Aeolus in Hawaii

I just came in from the lanai: today was spectacular, starting with a fierce, warm wind that blew the clouds away and left the day drenched in sunshine and warmth. Toward evening the wind died down and the sun fell into a series of clouds, turning them peach and pink and golden, and the temperature finally dropped out of the high 70s. When I wasn’t listening to Bach (today’s his birthday, JC Bach I mean, not his huge number of talented sons), I was listening to the voice of the wind in the ‘ohia trees.

Apparently where I live lies at the mercy of both the Trades, which blow from the north, and the Kona winds, which blow from the south. The Trade Winds are big-bellied and blustery, but today’s Kona winds swept away clouds and haze and the vog that seems to gather on the lower slopes, and swept the vog north to Oahu. The result was a day of such clarity that I could see whitecaps on the Pacific all the way out until the horizon line slid into the sky.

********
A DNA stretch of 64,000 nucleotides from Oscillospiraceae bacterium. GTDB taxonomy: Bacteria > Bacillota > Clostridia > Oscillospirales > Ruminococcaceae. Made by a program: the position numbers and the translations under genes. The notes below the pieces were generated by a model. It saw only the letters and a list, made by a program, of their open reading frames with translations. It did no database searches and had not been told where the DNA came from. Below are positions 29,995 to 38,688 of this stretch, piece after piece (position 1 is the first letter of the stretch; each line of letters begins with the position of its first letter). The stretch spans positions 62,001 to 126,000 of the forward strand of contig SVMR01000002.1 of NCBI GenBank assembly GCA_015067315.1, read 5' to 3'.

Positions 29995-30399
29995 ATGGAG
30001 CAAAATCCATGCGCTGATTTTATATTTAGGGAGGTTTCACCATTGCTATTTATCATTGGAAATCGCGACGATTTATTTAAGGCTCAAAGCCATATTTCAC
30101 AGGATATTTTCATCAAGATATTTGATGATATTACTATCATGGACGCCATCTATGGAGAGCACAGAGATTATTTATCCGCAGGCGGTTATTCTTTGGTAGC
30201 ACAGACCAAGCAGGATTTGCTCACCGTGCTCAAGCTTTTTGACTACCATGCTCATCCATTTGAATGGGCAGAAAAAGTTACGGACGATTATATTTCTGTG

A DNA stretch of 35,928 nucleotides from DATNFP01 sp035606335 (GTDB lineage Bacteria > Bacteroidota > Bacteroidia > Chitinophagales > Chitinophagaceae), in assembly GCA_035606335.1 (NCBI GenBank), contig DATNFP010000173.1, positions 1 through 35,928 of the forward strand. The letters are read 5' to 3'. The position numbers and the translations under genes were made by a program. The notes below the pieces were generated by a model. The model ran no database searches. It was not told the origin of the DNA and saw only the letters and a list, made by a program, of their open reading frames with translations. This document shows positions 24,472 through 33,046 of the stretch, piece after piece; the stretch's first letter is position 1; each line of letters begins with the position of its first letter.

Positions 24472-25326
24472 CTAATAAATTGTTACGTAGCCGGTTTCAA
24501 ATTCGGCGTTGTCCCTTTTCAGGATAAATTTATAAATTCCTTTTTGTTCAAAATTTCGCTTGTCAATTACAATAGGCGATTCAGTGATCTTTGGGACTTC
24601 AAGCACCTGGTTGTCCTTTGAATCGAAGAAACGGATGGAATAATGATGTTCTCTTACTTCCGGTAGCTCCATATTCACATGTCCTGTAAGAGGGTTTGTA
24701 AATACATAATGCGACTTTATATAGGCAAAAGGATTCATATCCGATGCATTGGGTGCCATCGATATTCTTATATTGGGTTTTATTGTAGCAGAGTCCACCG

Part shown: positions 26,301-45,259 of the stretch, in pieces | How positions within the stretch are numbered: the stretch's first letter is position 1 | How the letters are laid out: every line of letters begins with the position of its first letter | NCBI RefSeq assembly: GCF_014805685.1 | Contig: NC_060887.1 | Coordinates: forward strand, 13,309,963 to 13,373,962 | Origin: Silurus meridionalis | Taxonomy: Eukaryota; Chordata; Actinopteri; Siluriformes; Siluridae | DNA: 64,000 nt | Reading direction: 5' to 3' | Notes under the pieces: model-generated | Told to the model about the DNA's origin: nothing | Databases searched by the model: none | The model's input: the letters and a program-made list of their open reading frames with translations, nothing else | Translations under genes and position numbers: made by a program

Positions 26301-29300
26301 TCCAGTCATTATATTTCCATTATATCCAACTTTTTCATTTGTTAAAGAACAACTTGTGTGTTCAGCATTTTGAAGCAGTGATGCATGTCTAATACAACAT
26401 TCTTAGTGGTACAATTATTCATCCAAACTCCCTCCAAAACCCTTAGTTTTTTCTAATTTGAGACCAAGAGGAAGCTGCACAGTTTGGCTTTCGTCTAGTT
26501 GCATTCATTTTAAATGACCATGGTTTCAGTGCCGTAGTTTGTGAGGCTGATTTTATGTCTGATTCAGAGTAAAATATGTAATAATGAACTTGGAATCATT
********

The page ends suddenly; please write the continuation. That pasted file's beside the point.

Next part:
Vog: Wikipedia says that “Vog is a form of air pollution that results when sulfur dioxide and other gases and particles emitted by an erupting volcano react with oxygen and moisture in the presence of sunlight. The word is a portmanteau of the words “volcanic” and “smog“. The term is in common use in the Hawaiian islands, where the Kīlauea volcano, on Hawaiʻi Island (aka “The Big Island”), has been erupting continuously since 1983. Based on June 2008 measurements, Kīlauea emits 2,000 – 4,000 tons of sulfur dioxide every day.”

Sounds pretty awful, but I haven’t noticed any adverse affects from it so far. My sister tells me that every so often Madame Pele cuts a big one, and everyone can smell the sulfer — but I haven’ experienced that yet, either.

 

 

Leave a Reply